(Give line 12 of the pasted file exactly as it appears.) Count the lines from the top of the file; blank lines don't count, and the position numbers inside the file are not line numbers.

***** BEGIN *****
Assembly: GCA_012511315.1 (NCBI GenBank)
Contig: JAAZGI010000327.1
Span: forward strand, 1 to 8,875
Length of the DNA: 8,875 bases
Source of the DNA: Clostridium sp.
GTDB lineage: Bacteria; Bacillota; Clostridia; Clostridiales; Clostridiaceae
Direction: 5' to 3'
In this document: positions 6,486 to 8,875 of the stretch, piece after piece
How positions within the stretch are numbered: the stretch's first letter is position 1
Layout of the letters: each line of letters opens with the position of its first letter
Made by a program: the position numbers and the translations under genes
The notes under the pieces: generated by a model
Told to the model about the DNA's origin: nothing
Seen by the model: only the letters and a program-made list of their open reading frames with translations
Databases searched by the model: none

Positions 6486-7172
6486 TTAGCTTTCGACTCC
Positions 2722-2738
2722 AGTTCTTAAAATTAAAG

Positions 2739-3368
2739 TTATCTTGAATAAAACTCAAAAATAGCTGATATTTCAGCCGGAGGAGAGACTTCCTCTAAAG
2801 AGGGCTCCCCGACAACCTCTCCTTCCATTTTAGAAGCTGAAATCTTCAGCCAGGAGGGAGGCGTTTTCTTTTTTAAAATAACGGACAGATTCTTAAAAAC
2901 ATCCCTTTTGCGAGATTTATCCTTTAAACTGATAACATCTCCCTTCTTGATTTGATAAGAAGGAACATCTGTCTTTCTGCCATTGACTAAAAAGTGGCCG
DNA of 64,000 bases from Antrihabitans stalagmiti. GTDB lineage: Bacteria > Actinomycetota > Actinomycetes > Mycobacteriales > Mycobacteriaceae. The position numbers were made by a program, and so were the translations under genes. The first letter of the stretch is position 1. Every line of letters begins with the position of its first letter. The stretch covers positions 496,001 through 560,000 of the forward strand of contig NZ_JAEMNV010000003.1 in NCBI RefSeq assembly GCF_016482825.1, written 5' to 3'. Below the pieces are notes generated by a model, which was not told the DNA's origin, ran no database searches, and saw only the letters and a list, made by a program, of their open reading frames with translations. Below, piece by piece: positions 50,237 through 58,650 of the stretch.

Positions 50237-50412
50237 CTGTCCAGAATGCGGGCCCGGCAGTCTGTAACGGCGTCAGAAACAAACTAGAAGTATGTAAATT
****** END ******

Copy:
The notes under the pieces: generated by a model